When the choices are slim, I sometimes end up looking at parenting magazines in waiting rooms. I usually end up feeling like I'm reading something in a foreign language and conclude that maybe I'd just have to have young kids myself to "get" those articles.

Enter Wondertime. It might have been serendipity the first time I stumbled across the magazine in my doctor's office last August. I was getting ready to visit my best friend from childhood, who at age 40 was 9 months pregnant with her first child. Her due date was on my birthday, so I already felt a special connection to the kid.

I remember reading the magazine and thinking, wow, this is actually interesting. The tone is decidedly upbeat, but it's hip, too. Not one to deprive another trapped person the chance to read something good, I didn't steal the magazine from the waiting room. But I did go to a newsstand and buy the latest issue, which I read cover-to-cover and then passed on to my girlfriend, who ended up having the baby a week after my visit.

Milo is almost a year old now and his mom and I both subscribe to Wondertime. I also have given gift subscriptions to two of my other good friends with toddlers. The magazine is geared toward parents of infants through age 8, and I suspect those subscriptions will get renewed at least for the next few years.

I read the latest issue cover-to-cover on the plane during another visit to Milo and his mom. I was fascinated with the article on bikes. Milo is still a year or so away from the trike rider, but I can't wait to buy him one. I hadn't really considered all the skills that bikes teach kids until reading the two-page article, which features pictures and short writeups of the different bikes kids ride as they grow. The author also includes prices and where-to-buy info with the article itself, which I love. (I never use those "where to buy" compilation pages some magazines run in the back of an issue -- I get a headache just glancing at them.)

Wondertime's Web site states that the magazine mixes playful activities and everyday adventures with compelling insights into the fascinating ways children develop physically, socially, intellectually, creatively and emotionally. The content strikes a nice balance between the fun and the serious. The kids in my life aren't yet old enough to do any of the suggested activities, but I can envision being inspired by some of them in the future. And the brief articles about child development are kind of a how-to manual for better understanding kids -- something both parents and non-parents can use.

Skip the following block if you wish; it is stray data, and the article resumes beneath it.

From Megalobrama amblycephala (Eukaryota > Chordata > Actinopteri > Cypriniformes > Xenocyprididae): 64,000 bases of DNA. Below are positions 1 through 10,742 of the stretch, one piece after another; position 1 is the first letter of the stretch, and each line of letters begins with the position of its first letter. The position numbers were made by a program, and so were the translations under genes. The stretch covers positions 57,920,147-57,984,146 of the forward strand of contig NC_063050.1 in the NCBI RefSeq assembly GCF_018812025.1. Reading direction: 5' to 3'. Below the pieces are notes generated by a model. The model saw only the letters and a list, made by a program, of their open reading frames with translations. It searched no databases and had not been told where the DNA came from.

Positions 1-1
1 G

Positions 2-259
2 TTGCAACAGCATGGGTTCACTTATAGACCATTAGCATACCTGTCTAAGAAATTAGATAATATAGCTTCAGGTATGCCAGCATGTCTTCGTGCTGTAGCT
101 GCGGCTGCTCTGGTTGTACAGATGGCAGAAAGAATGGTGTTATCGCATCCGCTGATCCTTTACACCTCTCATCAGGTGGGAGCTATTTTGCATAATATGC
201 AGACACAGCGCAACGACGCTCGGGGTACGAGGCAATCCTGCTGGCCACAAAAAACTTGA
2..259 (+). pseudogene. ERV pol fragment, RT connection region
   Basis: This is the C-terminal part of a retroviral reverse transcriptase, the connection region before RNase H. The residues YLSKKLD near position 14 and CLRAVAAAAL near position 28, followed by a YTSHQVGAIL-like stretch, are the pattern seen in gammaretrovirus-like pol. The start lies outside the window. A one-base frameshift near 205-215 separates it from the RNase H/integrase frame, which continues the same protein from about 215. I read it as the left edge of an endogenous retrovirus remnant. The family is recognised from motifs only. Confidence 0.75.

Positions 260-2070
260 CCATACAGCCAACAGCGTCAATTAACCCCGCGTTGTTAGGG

The well-written essays by parents are by turns poignant and hilarious. In "A Father Is Born," Wondertime senior writer Jeff Wagenheim details the birth of his first child including the nitty-gritty details of his wife's labor and his efforts to assist. The article is cleverly illustrated with pictures of Wagenheim Photoshopped into scenes with famous dad characters such as Rob Petrie from "The Dick Van Dyke Show" and Darrin Stephens from "Bewitched."

In "Book It," Elizabeth Larsen writes about a trip she took with her sons inspired by the book The Birchbark House. The article includes a sidebar with other books and travels they could inspire. Finally, in "14 Crossings," Ken Sonenclar chronicles an eight-hour "adventure" with his two kids over 10 bridges and four tunnels around Manhattan. I was wiping tears of laughter from my eyes by the end of the piece .

Don't these sound like interesting articles for anyone to read, not just a parent? Well, they are, I assure you.

If you don't have kids in your house, the recipes and play activities are only worth a skim. But I learned something interesting, even though I don't have anyone to make "asparagus in blankets" for: Do you know why there's an odd smell to your urine after eating asparagus? OK, I won't make you Google: it's the sulfur in the vegetable that produces the distinctive, errr, aroma. But only about 40% of us are genetically predisposed to detect the odor. You don't say! The magazine's Web site states that it is dedicated to helping parents nurture their children's love of learning. "A blend of how and why, Wondertime inspires parents to see the world through the eyes of their children, and to celebrate the wonder of this all-too-fleeting time. We hereby give parents permission to revel in the simple joys of raising a child, and to view the world as their children do -- as an awe-inspiring place."

I know from the stories my friends tell that they certainly don't feel like that all the time. But you've got to give Wondertime props for trying to bring out the best in people, both parents and non-parents alike.


Published by: Disney Publishing Worldwide

Frequency: monthly

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